Missing The Kids' First Day
Just a couple of things to be aware of before getting into the blog:
- Giving Tuesday will be on Dec. 1 this year, and it will be more important for All Things New than it ever has been for a lot of reasons, not the least of which is Covid. We are already approaching $10,000 in potential matching grants from board members and donors, so stay tuned and help us raise even more this year than we did last!
- All of our kids except for Tony started school this past Monday. Tony did not because he was awaiting his results from his national 9th grade exam. This is a huge deal! Well, he sent me a message 2 nights ago and...HE PASSED! He was so excited, and he started his 10th grade year yesterday.
There are so many things that have been different since Covid shut down our country and changed a lot about all of our lives. It has been really hard trying to figure out even small things like how to interact with people and how to greet people when you cannot shake their hand. The bigger things have been much more difficult.
One of the really hard things is that we missed the kids's first day of the new school year this past Monday. Last year, with the unrest and protests, there was not really a first day of school. In fact, I sat down with the Director of Christianville and we discovered that our kids had less than 40 days of classes last year because of political issues and then Covid.
In Haiti, school is hope. I remember at our fundraiser last year, we had about 25 high school students volunteering to help. I asked each of them to raise their hand if they expected to earn a High School diploma and 100% of them raised their hand. Think about this:
- Over 90% of Americans age 25 and older have a High School Diploma or higher.
- Less than 1% of Haitians will finish classical school with a diploma.
The first day of school for us and our kids in Haiti is always a big deal. Jessica has always been so good at making them feel special and helping them to see how blessed they are to have a first day of school.
This year we were not able to be there with them for a lot of reasons. We are having to pick and choose when we can be there and trying to keep our kids safe through all that is going on and especially with Covid. That doesn't mean that it was not hard to not be there with them because it was.
I remember Jess always getting each of them to smile for individual pictures (a feat in itself), getting a great group shot, driving them and dropping each of them off at school, and telling them that we are proud of them for everything that they are doing.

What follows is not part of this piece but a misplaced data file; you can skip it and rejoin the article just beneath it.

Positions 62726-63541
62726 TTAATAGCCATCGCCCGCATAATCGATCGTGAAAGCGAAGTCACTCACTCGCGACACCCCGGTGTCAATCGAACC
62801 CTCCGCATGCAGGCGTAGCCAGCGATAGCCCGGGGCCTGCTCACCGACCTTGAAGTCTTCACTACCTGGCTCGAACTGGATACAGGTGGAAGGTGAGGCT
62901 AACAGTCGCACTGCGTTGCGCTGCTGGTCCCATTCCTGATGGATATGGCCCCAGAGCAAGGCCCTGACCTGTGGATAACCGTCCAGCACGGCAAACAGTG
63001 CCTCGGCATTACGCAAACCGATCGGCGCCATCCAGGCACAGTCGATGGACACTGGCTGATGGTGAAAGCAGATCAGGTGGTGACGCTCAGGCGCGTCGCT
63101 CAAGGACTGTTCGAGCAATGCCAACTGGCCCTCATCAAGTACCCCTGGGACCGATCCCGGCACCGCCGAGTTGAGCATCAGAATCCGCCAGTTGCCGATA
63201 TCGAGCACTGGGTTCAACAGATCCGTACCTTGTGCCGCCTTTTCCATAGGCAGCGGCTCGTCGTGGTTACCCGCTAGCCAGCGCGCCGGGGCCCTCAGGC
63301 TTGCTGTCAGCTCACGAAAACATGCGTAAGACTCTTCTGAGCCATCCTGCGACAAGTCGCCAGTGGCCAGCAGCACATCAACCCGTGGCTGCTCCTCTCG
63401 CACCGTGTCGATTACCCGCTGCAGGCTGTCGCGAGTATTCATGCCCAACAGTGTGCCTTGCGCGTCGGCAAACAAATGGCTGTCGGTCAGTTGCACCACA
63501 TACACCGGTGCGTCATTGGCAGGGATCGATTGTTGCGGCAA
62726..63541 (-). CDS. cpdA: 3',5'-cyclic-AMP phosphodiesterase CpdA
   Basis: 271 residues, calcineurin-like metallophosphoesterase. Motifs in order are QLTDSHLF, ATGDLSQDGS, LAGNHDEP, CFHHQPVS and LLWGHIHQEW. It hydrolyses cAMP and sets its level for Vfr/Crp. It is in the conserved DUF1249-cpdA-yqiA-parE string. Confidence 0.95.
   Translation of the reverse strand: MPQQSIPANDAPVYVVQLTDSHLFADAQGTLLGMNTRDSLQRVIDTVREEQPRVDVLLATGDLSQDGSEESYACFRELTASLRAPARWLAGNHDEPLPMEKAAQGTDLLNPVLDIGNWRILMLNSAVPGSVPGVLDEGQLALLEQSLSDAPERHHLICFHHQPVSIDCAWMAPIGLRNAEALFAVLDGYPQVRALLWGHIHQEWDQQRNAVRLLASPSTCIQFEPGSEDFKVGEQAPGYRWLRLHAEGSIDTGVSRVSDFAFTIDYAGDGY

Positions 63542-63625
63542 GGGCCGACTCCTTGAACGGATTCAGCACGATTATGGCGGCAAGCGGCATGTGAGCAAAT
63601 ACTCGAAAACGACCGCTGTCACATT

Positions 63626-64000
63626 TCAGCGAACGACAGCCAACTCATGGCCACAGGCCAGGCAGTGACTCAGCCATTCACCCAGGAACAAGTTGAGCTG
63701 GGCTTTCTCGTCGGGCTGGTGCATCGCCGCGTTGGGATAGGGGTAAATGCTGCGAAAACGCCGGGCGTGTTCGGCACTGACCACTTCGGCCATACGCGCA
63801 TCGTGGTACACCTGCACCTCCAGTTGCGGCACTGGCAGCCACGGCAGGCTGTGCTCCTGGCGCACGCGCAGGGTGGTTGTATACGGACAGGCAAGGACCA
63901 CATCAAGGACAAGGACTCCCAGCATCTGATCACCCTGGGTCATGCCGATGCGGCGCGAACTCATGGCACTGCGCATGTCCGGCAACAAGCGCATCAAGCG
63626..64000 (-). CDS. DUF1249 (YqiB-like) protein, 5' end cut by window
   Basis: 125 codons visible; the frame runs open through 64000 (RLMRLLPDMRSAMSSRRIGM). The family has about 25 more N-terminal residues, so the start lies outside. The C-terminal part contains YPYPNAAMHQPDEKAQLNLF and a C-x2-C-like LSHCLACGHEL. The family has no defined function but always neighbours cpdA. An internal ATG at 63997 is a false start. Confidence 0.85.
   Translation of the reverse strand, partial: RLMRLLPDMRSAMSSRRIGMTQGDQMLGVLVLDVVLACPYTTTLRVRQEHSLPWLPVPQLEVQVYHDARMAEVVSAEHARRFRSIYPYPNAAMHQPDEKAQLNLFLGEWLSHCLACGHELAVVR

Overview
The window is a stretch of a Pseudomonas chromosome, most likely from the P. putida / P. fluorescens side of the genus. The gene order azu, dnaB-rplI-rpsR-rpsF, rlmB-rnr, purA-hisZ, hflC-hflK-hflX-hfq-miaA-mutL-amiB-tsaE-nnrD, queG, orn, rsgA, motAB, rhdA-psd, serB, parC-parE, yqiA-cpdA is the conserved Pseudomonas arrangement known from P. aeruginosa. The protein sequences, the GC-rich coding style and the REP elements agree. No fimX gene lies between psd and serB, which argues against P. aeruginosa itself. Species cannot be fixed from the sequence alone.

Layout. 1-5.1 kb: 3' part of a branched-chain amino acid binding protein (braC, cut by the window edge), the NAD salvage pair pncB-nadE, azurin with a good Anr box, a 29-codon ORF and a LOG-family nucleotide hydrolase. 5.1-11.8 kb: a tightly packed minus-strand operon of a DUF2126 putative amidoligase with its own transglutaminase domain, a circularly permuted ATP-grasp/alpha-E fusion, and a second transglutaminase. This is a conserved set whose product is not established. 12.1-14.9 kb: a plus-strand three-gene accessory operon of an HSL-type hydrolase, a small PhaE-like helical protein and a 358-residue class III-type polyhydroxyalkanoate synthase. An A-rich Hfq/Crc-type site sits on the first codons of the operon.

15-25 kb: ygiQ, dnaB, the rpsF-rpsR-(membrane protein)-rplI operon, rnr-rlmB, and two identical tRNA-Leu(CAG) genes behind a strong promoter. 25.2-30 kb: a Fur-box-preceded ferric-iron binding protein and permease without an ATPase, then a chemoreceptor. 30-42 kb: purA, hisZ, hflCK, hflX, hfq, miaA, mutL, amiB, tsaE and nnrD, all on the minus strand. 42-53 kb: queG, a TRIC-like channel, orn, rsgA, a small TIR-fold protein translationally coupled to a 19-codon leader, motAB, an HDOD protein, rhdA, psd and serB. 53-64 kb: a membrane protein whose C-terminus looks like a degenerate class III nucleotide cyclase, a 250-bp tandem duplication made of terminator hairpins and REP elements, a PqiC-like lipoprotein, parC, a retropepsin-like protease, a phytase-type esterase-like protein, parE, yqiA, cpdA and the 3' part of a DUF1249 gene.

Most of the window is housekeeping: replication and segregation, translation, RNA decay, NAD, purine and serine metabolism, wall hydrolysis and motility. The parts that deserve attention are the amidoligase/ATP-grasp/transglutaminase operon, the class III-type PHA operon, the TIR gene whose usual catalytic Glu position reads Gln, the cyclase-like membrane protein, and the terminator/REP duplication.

The funny thing is that we are truly proud of all of them for how hard they are fighting and working to do well in school. You know, there are times with children that you pretend to be proud. Like when Ezekeyal shows us how much of his oatmeal he has eaten in the morning or Elijah shows us a picture that he has worked on for 30 seconds and thinks is a masterpiece. That is not the type of pride we feel for how our kids in Haiti are handling school.
Our kids in Haiti want this. Even the ones who are far too old for the grade they are in, they do not get discouraged. I have sat down with Chinaider on several occasions and given him the option to learn a trade and stop school, but he begs me each time to keep working and keep learning and he is starting 9th grade this year. Kervinson could have quit and gotten discouraged, but instead his sponsors stepped up and payed for a 1-on-1 tutor for him and he turned his entire academic life around over the course of 2 years.
We were sad to not be there for the kids' first day this year, but they have great employees like Gina who took pictures and sent them to us and Lener who got up early and made sure they had a ride to school for their entire first week.
What I hope that each of our supporters get out of reading this is a sense of pride for OUR kids! Feel proud of them for the work that they are putting in. We had exactly 1 child who has started school at the right age and has never had to miss a year of school because of money...Samara, and only because she was so young when she came to ATN. Every other child came to us at least 2 years behind where they should have been and many of them much more than that. But they have all worked to catch back up.
We missed being in Haiti on their first day, but we did not miss the pride that we feel for each of them for not giving up and for pushing as hard as they can to do as well as they can. Thank you for being proud with us and thank you for praying for us and supporting all that we do!